A few hundred million years after the big bang, the first stars in the universe were born during a period known as cosmic dawn.
This epoch is uncharted territory: the first and only tentative detection of cosmic dawn was reported in 2018, thus opening a new window into the universe’s past that is ripe for new discoveries.
Telescopes aiming to study cosmic dawn must observe at radio frequencies (<150 MHz). These frequencies are exceptionally difficult to measure because of contamination from terrestrial radio-frequency interference and ionospheric effects.
Our team has demonstrated that Marion Island truly offers a South African geographic advantage for low-frequency radio astronomy. The radio-quiet environment of Marion is unparalleled, surpassing even the Karoo desert, which is one of the premier radio observatory sites and the future location of the Square Kilometre Array (SKA).
With its clean observing conditions, Marion Island gives a unique opportunity to deliver high impact science that is impossible to conduct anywhere else in the world.
The project has installed two radio astronomy experiments on Marion Island. The first, named PRIZM, is searching for the signal from cosmic dawn and has been operating for three years. We are continuing these observations, coupled with instrument upgrades and rigorous calibration campaigns in order to obtain a robust detection. The second experiment, ALBATROS (above), is a companion project that aims to image the radio sky at <30 MHz, improving upon the resolution of current results by a factor of 20-30.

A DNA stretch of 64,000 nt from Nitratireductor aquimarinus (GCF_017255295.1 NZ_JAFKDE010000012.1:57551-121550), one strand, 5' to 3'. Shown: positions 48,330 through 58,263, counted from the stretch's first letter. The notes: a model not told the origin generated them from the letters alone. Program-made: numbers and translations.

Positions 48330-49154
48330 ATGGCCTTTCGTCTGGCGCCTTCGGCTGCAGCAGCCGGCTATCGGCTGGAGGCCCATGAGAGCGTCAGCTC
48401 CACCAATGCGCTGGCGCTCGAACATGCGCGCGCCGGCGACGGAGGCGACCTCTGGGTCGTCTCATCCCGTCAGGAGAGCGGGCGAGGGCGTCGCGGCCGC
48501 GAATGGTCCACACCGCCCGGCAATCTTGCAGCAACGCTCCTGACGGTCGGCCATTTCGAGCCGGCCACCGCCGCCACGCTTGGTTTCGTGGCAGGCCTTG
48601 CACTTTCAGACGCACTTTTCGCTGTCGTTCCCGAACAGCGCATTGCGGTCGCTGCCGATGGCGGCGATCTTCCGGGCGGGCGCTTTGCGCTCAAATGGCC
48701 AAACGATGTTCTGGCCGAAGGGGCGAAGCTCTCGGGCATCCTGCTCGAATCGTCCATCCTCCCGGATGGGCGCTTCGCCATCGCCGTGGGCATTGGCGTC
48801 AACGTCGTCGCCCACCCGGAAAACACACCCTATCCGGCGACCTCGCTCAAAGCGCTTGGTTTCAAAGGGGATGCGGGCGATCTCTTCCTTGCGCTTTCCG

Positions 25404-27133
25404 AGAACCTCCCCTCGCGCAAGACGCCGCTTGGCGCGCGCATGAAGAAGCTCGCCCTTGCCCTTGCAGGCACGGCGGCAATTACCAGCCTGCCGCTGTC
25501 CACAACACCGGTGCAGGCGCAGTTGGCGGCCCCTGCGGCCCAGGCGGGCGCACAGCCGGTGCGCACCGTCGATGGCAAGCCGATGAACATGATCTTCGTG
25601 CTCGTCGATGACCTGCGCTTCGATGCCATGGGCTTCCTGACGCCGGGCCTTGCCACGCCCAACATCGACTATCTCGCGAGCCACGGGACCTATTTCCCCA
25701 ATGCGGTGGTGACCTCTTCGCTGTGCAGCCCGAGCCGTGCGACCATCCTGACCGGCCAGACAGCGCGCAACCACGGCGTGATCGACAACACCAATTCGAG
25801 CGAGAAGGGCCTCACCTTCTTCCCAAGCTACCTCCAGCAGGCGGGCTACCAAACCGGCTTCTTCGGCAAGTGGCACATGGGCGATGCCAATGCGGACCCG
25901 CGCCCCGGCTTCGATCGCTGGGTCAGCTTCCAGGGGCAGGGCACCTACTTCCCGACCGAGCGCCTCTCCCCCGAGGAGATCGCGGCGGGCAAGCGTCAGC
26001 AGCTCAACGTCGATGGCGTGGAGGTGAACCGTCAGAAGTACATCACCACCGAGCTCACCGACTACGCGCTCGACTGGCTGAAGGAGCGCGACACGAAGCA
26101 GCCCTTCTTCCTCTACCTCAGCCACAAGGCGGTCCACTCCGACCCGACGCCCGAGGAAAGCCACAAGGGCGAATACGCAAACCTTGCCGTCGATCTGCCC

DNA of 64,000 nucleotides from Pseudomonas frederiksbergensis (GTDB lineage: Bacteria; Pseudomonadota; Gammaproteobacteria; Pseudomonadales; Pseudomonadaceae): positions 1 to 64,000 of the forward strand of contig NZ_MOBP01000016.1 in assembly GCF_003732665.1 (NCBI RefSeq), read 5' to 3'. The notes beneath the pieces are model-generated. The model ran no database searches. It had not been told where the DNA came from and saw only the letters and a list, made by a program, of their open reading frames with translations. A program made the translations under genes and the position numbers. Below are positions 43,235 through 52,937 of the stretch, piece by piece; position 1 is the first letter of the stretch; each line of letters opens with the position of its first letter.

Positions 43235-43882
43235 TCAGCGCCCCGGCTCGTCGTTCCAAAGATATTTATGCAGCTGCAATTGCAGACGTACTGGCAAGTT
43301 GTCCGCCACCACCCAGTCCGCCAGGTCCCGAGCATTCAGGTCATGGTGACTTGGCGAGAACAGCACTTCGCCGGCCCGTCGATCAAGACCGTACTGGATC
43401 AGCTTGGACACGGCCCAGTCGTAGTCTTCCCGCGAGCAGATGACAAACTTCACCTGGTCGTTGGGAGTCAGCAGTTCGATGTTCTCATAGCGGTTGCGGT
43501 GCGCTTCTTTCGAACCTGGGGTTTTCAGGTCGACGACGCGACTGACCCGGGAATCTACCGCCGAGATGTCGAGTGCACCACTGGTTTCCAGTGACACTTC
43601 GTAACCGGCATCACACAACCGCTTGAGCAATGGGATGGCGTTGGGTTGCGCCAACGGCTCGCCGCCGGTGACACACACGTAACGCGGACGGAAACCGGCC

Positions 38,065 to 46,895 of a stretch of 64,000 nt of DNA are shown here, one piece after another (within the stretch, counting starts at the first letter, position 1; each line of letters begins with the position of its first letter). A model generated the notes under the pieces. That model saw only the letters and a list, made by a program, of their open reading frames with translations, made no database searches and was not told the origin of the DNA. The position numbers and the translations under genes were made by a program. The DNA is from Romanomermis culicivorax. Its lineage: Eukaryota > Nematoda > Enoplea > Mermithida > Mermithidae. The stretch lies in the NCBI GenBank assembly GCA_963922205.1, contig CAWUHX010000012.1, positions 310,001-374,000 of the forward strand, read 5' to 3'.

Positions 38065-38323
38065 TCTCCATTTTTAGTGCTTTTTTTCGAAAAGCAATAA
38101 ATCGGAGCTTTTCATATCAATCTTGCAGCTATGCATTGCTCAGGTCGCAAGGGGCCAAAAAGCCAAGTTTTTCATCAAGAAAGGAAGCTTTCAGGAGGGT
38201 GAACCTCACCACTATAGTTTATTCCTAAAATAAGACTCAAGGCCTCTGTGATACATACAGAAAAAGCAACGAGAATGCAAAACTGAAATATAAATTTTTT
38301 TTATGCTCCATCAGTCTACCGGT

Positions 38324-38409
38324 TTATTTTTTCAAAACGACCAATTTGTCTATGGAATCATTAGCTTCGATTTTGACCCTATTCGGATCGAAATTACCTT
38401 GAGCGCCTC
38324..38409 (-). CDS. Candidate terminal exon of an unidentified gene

We have proven the technology with a few pathfinder antennas, and we are building and installing additional antennas to complete the full ALBATROS array. Our work is well timed to take advantage of the current solar minimum. The reduced ionospheric activity may allow us to probe the sky at particularly low observational frequencies that are otherwise difficult or impossible to access.
Prof Kavilan Moodley is the Principal Investigator on the project hosted at The Astrophysics Research Centre (ARC) at the University of KwaZulu-Natal (UKZN). The Astrophysics Research Centre (ARC) is part of the College of Agriculture, Engineering and Science at UKZN. We strive to be a world-class centre of excellence for research and postgraduate training in astrophysics and related data-intensive science. The management of the project is done by Prof. H. Cynthia Chiang and Prof. Jonathan Sievers.
Read a recent Q&A session with Professor Cynthia Chiang, experimental physicist, in the Quanta Magazine. See link below.
Read here more about the project.
Text and Images by Prof Cynthia Chiang, Originally posted on 12 August 2021.
Edited by Anche Louw, South African Polar Research Infrastructure, 29 September 202